Scaling out

Microfluidics facilitates a characteristic that we refer to as ‘scaling out’: that is, thousands of identical microfluidic structures can be produced in an area that is several square centimeters; these structures make it possible to carry out many experiments in parallel. A relevant exam- ple are microfluidic chips produced by Thorsen et al. that have an area of 5 cm 2 and contain a network of 256 microchambers (each with a volume of 750 pl) that are addressed individually using integrated pneumatic valves [17]. We believe that scaling out is of increasing importance in biology as the field moves toward quanti- tative data because it allows many parallel experiments to

be performed on cells or organisms under identical con-

ditions, and thus provides data that will allow a mean- ingful estimate of the reproducibility and reliability of biological measurements.

Automation

The integration of techniques for introducing samples, pumping, storing, mixing and metering out fluids in microfluidic systems is beginning to lead to the miniatur- ization of laboratory instruments. Automation is used in many integrated microfluidic devices, particularly in sys- tems in which pneumatic valves pump fluids, colloids and cells into addressable chambers where reactions or ana- lyses are carried out [17]. Automated techniques for distributing reagents in parallel microfluidic channels compete with expensive liquid handling robots that dis- pense fluids in 96-, 384- or 1536-well plates.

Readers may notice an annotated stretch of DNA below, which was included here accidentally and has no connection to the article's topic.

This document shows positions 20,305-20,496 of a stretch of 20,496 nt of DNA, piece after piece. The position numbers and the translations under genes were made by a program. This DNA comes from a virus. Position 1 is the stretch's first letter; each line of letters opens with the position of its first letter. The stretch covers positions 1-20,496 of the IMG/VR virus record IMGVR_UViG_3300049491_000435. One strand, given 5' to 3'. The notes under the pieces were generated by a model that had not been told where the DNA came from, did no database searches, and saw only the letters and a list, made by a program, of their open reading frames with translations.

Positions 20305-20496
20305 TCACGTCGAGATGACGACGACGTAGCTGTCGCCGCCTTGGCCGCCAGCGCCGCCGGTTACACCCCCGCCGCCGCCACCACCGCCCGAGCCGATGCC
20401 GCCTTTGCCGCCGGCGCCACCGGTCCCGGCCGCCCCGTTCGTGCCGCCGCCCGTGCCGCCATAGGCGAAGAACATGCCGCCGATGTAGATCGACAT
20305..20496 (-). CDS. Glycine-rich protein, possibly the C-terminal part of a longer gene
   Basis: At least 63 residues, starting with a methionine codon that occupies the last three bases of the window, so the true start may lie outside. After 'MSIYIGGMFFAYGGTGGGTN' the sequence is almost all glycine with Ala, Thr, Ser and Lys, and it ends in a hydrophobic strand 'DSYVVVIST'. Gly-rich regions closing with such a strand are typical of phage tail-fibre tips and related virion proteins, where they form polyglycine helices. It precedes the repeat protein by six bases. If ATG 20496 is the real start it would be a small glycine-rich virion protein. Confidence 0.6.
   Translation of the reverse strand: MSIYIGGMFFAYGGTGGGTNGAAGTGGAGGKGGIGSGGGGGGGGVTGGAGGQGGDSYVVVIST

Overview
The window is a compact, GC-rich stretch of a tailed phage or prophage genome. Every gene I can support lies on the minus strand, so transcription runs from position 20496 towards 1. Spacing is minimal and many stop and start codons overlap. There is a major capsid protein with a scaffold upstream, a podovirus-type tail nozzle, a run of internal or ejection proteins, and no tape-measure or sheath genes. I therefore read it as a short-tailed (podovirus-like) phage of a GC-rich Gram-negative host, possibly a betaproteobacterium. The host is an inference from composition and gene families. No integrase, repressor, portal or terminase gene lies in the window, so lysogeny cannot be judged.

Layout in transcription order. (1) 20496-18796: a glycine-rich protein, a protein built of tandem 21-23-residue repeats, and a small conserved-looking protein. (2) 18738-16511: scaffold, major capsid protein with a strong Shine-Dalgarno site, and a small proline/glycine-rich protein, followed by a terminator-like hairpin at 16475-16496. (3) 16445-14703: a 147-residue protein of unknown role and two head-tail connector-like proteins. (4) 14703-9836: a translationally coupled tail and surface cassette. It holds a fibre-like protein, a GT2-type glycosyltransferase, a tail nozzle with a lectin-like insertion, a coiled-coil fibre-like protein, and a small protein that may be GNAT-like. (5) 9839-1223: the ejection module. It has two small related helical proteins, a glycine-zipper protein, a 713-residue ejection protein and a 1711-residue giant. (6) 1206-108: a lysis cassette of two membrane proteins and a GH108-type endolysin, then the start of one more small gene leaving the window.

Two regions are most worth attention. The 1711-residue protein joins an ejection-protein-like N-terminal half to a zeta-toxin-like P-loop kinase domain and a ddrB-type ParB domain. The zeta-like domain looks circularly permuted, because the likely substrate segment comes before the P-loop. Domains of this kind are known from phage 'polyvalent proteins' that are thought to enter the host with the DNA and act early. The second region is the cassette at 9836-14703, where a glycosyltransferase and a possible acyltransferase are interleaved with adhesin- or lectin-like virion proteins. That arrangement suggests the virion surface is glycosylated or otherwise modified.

Laminar flow

The Reynolds number (Re) is a dimensionless quantity

that describes the behavior of fluids, and is defined by

Re = r vd/m , where r is the density of fluid (g/cm 3 ), v is the

velocity of the fluid (cm/s), d is the hydraulic diameter

(cm) of the channel, and m is the viscosity of the fluid (g/

cm s). Below a Reynolds number of 2000, flow is lami-

nar; above this value the flow is turbulent. In channels

with a surface-to-volume ratio characteristic of microflui- dic systems, the flow of fluid is dominated by viscous dynamics and is laminar. Adjacent streams of miscible fluids flowing through microchannels flow side-by-side, with mixing only by diffusion at the interface of the streams. Several groups have exploited this characteristic

to produce stable gradients of small molecules, proteins

and growth factors [18 ,19,20,21 ]. These gradients are typically perpendicular to the flow of fluid, can be pro-

duced on surfaces or in solution, and have temporal and spatial stability.

Applications of microfluidics in chemical biology